Baseline 2014 MORPS Batting and Pitching projections are available in excel and PDF formats. Follow the links below to download your copy.
If you player Roto baseball, you will find the projections already sorted in Roto Rank order. If you play a more realistic version of fantasy baseball, like BBM, you will need to resort the XLS spreadsheet in RC order for batters and OERV order for pitchers.
The latest MORPS updates are now incorporated into the 2013 MORPS Roto Draft Tool. The tool was updated found within the first posting at the following link – click here.
One major change was an update to how the ROTO value and ROTO RANK are calculated. I found in a number of my drafts that MORPS projections were suggesting picks like Mark Reynolds and Adam Dunn well before other lists on the market. Players were getting “points” for number of homers, runs, and batting average; however, I was not showing the negative impact that a player could have with a rate stat like batting average. Adjustments were made to the formulas. Players with low batting averages will now show negative impact on your fantasy team as well as their positive impact within certain counting stats.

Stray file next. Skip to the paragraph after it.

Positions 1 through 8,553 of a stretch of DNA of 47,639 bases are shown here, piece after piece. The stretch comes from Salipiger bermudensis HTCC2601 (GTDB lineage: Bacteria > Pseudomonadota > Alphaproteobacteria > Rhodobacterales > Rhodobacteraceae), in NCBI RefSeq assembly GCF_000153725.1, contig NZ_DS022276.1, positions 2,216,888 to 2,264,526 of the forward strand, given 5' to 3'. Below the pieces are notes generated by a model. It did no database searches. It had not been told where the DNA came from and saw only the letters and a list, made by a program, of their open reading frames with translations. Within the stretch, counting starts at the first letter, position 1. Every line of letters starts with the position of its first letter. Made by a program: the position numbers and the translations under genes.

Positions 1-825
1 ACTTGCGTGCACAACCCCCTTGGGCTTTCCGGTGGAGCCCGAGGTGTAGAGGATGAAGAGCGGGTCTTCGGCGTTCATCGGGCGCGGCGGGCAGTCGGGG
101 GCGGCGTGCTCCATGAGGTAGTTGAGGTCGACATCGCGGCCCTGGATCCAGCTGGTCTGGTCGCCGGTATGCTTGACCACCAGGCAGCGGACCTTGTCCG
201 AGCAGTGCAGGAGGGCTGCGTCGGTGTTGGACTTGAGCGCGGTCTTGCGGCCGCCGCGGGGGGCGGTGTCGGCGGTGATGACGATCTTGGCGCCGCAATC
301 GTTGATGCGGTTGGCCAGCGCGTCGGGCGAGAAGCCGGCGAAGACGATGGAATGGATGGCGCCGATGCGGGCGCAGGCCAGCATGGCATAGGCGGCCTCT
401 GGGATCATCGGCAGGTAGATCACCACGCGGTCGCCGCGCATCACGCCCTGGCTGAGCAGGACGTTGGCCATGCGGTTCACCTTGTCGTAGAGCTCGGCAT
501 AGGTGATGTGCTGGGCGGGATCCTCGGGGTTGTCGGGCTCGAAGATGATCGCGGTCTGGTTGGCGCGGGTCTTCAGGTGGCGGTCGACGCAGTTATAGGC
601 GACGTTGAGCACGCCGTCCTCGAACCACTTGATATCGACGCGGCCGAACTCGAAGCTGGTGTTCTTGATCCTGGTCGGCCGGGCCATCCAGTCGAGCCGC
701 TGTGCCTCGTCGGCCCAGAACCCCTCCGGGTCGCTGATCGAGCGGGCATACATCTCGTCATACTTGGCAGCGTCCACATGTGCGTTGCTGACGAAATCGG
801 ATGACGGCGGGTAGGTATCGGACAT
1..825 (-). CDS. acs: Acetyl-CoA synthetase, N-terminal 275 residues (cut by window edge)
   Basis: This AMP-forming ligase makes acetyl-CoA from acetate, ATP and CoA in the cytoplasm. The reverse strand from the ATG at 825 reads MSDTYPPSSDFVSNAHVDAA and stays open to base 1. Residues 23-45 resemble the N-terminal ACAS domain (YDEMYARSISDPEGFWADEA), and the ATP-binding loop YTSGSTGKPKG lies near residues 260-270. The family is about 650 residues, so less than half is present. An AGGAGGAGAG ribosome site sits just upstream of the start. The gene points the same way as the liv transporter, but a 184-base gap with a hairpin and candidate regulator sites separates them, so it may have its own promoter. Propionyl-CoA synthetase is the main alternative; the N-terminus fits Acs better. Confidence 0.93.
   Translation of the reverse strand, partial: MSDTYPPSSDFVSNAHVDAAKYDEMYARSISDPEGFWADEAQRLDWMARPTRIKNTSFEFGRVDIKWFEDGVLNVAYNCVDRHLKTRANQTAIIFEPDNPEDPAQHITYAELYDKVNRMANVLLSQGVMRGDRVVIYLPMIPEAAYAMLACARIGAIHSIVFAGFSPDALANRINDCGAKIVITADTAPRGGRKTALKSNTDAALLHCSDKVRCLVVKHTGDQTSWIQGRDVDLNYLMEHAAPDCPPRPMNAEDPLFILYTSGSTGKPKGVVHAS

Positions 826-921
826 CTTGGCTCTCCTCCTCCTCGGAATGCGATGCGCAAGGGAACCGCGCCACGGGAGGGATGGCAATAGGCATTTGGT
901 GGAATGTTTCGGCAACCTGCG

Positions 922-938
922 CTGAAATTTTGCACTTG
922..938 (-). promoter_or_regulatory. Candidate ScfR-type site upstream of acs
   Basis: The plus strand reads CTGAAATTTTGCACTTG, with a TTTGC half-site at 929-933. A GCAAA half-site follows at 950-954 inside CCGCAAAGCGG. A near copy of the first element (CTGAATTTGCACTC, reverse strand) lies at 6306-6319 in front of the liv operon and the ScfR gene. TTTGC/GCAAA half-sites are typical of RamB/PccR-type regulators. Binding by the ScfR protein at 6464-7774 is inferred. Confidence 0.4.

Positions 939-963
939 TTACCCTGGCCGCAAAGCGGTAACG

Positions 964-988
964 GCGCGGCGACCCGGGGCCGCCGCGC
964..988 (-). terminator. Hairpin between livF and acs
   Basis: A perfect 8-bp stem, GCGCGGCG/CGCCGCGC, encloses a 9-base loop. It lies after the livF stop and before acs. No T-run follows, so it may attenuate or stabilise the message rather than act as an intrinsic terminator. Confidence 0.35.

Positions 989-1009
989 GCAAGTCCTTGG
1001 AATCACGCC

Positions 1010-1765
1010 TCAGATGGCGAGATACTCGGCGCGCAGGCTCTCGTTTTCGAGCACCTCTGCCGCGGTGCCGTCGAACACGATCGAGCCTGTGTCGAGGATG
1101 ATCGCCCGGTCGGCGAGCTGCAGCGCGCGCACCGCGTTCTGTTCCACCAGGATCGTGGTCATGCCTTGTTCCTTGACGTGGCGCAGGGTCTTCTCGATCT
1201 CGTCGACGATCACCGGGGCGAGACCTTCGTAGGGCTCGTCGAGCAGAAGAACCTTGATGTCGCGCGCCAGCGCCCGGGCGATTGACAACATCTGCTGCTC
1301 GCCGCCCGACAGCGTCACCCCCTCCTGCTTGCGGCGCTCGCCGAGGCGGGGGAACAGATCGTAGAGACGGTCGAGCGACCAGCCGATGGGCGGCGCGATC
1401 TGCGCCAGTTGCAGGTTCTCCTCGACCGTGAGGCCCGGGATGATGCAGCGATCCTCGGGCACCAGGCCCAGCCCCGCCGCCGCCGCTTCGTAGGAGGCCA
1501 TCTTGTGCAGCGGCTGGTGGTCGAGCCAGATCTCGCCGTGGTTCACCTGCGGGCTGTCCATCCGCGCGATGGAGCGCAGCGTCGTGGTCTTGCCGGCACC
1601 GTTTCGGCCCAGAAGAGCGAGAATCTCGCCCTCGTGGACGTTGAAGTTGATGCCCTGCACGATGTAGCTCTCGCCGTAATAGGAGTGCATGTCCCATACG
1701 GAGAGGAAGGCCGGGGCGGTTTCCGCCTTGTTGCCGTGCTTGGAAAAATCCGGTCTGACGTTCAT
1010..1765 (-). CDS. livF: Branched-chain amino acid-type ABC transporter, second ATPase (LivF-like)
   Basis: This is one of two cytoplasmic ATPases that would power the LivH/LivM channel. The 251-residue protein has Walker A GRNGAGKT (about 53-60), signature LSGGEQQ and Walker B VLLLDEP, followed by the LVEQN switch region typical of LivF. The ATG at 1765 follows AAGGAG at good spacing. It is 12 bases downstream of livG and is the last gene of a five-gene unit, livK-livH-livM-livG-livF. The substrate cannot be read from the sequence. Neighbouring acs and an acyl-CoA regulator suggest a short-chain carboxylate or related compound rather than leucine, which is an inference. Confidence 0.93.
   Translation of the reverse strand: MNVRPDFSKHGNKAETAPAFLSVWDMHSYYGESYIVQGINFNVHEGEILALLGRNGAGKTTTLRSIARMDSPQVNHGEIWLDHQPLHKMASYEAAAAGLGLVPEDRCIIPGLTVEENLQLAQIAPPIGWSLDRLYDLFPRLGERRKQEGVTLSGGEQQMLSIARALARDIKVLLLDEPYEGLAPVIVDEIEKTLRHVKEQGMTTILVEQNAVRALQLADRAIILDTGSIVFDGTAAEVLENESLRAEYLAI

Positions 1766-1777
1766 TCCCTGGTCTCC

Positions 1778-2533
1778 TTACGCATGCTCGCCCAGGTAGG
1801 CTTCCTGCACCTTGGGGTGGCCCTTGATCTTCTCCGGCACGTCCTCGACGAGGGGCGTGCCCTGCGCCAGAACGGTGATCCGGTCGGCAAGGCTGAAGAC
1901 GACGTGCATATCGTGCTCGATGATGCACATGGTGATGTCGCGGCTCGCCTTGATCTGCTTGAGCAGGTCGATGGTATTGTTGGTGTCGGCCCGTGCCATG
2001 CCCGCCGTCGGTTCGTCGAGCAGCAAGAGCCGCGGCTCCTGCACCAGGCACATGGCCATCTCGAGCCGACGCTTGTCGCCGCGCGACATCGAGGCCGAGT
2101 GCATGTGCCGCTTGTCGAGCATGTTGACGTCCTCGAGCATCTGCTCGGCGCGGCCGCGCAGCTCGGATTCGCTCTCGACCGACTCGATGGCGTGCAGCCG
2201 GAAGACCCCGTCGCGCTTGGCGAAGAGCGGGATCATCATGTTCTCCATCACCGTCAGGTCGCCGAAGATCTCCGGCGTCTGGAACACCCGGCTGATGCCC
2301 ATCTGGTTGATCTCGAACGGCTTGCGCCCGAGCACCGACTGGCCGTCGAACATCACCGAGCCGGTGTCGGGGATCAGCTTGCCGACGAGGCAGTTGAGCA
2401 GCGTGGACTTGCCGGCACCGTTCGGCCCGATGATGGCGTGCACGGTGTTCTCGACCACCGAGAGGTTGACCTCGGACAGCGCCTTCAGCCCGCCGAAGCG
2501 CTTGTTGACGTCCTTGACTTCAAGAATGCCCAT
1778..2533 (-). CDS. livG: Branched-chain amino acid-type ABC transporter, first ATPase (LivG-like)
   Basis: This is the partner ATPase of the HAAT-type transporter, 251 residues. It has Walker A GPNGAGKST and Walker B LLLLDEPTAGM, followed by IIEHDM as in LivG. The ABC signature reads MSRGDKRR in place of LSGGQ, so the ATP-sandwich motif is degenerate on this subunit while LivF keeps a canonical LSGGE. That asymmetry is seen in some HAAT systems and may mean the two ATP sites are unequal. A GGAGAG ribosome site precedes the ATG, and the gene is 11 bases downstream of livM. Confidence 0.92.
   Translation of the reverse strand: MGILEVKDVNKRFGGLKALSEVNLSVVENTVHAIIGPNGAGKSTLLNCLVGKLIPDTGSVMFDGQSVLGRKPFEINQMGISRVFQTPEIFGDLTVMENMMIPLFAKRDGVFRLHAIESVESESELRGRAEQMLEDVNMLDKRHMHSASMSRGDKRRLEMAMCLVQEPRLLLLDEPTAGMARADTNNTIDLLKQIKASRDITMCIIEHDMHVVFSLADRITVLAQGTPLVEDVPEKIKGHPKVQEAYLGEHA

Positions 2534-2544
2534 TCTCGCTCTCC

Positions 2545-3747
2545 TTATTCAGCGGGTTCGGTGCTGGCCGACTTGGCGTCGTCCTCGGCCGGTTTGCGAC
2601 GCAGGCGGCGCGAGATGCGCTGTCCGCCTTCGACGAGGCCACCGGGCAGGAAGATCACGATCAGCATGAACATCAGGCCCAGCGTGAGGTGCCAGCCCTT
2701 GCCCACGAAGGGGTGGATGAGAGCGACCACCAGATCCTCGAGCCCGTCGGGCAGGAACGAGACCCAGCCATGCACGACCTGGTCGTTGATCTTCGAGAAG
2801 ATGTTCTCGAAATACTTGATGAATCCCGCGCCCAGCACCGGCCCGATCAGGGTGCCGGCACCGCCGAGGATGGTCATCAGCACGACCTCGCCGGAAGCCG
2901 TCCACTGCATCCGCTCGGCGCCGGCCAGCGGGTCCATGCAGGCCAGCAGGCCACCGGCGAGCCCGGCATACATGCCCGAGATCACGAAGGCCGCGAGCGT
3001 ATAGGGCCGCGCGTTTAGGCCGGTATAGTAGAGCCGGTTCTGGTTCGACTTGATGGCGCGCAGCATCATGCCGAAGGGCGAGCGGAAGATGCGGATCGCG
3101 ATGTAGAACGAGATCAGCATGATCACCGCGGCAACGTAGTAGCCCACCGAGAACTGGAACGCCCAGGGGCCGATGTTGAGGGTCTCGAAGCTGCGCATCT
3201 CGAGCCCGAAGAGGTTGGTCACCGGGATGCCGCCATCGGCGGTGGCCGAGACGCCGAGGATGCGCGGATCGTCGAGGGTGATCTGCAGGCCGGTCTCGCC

Since publishing “What is the best type of fantasy baseball draft for me?” I have received several questions about “dynamic value drafts”. Managers that primarily play rotisserie or point leagues have never heard or played fantasy baseball using this draft format. My purpose with this article is to explain this draft format in more detail. I will use questions from readers as a starting point for the discussion.